I don’t want to get ‘bulky’

The term “bulking up” is thrown around in the fitness world, but what does it really mean? According to some experts, it means putting on muscle without any intention of getting leaner. While this may seem like a good idea at first glance, especially if you’re new to the gym scene or have been doing cardio-only programs for years, there are several reasons why bulking up isn’t actually ideal:

You don’t want to bulk up.

You don’t want to bulk up.

Some people are comfortable with their bodies, and that’s great. But a lot of us secretly wish we could change ourselves in some way, even though it wouldn’t be an improvement. If you’re one of those people who feels like their body doesn’t look right and is somehow shameful, then I’m here to help.

I’m going to make the case that your desire not to look bulky is totally understandable and relatable—but it’s also misguided.

Avoiding weight training programs may increase the risk of injury, disease and age-related loss of muscle mass.

Weight training can help you achieve many things, including the following:

  • Improve bone density
  • Reduce risk of heart disease
  • Reduce risk of osteoporosis (weakening of bones) and falling down due to weak muscles or joints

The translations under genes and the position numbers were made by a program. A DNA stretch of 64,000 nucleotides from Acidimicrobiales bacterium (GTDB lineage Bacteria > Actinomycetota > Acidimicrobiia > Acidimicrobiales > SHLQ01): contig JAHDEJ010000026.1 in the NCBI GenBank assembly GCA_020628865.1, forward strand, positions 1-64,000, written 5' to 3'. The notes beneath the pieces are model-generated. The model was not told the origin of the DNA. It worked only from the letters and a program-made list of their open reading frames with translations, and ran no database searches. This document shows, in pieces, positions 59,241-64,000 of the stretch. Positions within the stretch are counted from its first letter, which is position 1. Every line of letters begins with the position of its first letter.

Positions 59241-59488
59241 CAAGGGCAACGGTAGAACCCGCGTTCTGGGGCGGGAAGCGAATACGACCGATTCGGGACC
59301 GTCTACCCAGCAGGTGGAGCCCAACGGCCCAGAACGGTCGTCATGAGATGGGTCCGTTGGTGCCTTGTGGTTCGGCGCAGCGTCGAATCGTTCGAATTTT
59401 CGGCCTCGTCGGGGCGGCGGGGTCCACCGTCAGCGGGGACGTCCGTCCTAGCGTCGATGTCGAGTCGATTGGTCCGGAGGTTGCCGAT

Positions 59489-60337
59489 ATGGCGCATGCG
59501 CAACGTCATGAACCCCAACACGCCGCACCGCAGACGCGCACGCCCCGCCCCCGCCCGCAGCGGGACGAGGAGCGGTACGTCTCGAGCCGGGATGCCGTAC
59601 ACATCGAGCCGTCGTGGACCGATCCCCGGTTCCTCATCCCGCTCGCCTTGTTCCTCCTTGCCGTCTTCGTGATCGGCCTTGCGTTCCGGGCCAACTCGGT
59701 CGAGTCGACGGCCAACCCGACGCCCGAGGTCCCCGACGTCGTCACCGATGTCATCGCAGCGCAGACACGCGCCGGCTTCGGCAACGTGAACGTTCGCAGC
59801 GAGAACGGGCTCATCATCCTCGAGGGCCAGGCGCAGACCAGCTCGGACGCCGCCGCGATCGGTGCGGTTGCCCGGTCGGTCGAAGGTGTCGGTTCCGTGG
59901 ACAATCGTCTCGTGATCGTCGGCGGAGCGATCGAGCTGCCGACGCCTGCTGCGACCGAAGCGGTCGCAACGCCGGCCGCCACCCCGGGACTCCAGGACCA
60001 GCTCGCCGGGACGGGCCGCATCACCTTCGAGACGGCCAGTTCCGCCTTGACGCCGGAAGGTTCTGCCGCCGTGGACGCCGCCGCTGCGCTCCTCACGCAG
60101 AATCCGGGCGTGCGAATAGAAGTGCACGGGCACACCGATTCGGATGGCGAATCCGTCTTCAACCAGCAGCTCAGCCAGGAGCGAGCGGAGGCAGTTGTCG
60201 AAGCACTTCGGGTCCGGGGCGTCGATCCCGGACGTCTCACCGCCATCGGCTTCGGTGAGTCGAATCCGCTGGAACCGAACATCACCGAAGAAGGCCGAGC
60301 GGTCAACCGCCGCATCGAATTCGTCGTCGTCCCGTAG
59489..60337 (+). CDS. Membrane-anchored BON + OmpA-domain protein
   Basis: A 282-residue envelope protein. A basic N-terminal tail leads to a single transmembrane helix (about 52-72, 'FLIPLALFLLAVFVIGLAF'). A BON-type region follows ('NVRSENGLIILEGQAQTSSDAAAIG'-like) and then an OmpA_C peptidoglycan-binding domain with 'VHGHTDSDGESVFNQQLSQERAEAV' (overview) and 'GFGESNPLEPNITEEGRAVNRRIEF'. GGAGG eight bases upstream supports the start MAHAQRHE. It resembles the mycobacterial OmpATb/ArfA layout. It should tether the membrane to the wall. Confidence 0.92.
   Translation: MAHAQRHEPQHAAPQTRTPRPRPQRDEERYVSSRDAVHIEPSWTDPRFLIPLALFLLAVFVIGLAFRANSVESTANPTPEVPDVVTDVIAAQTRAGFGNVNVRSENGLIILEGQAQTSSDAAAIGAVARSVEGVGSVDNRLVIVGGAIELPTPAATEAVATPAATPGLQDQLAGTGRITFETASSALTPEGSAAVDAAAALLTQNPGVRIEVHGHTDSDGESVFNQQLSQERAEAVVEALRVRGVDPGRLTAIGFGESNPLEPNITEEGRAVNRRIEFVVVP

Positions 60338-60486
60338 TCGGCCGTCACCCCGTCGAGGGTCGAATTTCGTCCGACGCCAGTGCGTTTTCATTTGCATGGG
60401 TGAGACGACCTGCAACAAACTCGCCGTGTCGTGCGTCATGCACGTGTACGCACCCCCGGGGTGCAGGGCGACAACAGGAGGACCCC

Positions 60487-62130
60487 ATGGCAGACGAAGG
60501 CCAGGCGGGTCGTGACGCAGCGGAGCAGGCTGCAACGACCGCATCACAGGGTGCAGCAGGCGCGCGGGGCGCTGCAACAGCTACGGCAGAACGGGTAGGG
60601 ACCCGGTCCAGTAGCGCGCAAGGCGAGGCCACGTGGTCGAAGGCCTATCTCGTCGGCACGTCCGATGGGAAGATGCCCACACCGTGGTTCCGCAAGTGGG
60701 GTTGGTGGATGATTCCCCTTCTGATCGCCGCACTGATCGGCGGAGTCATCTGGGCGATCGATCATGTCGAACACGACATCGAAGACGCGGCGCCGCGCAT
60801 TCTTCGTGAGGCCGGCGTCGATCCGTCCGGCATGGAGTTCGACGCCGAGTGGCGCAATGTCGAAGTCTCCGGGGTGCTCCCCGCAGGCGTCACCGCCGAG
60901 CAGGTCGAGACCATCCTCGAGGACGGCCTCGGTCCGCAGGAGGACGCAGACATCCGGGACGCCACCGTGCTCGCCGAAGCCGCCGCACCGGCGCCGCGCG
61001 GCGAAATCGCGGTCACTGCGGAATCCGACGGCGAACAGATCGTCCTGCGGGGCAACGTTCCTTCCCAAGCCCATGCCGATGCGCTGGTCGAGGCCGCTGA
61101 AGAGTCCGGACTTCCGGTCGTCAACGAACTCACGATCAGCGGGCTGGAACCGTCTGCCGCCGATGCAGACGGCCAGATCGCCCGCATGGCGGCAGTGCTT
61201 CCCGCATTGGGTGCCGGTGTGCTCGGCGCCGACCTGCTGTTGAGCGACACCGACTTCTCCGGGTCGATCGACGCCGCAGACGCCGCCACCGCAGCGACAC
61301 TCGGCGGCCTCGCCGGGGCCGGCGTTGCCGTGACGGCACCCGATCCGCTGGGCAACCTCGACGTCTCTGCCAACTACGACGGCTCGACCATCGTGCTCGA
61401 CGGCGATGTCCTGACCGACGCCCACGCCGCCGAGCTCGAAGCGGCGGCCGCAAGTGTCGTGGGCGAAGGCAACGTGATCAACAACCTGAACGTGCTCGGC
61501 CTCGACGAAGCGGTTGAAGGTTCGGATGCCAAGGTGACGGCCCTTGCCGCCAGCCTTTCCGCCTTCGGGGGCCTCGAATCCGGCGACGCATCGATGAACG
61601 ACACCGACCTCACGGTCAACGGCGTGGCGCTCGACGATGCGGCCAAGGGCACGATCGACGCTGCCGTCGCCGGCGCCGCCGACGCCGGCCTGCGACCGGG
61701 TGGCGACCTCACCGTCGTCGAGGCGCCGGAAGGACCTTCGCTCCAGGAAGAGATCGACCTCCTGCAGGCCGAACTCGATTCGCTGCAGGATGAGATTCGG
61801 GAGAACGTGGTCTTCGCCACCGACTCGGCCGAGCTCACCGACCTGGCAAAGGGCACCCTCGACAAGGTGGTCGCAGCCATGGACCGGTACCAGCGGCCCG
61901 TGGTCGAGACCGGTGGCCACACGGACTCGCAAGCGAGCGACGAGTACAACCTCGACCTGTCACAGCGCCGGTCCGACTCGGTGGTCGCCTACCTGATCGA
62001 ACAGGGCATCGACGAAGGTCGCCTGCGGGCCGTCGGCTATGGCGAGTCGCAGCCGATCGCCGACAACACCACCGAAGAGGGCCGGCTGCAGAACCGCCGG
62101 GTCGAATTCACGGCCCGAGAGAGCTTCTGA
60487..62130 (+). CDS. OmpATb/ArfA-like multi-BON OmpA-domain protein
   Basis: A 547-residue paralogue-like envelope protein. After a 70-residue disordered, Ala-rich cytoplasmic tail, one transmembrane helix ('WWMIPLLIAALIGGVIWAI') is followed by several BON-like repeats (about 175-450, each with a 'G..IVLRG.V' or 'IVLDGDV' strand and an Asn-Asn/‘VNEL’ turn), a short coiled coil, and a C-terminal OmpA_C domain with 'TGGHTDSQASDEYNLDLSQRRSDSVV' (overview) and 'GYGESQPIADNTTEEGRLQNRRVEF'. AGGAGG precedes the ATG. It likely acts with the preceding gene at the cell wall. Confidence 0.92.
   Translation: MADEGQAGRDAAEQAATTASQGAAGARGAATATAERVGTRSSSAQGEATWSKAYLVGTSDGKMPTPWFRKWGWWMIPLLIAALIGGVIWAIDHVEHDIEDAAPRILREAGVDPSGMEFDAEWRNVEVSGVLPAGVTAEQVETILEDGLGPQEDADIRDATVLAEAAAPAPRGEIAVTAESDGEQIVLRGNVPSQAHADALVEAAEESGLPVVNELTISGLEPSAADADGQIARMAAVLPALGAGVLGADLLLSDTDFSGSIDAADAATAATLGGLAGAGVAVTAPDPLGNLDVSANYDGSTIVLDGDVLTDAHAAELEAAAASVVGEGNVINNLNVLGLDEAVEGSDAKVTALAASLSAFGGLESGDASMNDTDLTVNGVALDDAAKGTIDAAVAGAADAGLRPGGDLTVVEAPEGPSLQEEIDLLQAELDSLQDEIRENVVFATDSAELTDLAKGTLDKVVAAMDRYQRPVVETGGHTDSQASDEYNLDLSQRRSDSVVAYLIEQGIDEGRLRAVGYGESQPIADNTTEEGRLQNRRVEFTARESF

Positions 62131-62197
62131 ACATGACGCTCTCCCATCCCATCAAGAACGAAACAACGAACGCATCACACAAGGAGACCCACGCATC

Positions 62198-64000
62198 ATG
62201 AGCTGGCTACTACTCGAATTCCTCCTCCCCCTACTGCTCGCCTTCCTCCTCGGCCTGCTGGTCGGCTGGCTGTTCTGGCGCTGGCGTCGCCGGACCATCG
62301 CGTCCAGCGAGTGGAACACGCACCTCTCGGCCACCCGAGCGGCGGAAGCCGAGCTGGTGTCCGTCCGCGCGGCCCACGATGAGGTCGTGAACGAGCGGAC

• Increase energy levels and decrease risk for diabetes or metabolic syndrome by increasing muscle mass
  • Improve balance, coordination and joint flexibility

A well-rounded exercise program that includes strength training is needed to maintain an optimal quality of life.

A well-rounded exercise program can help you maintain an optimal quality of life. Strength training is needed to maintain muscle mass and bone density in older adults, who are at risk for sarcopenia and osteoporosis. Strong muscles can also improve your cardiovascular health by increasing blood flow to the heart, improving postural control and reducing fatigue.

Strength training can also help relieve joint pain caused by arthritis and increase flexibility in your joints. While many people think that strength training means bulking up or getting bulky muscles, this is not true! The goal of a good strength-training program is to increase muscle mass without adding too much body fat.

If you’re afraid of becoming “bulky”, don’t be! Muscle is not a bad thing, and in fact it’s essential for good health. If you want to avoid bulking up too much, start by lifting weights slowly and using lighter weights as you get more comfortable with the moves. You can also try doing push-ups or squats without equipment at first until your fitness level improves before adding weights into your routine.



Carbs aren’t the problem. The problem is you only eat carbs. This simple statement often hits home for many who struggle with nutrition and weight


Today I want to discuss the frustrating cycle many of us find ourselves in when it comes to dieting. You’ve likely experienced the initial success


Talk with a coach about your goals. Get the plan to achieve them.


Take the first step towards getting the results you want!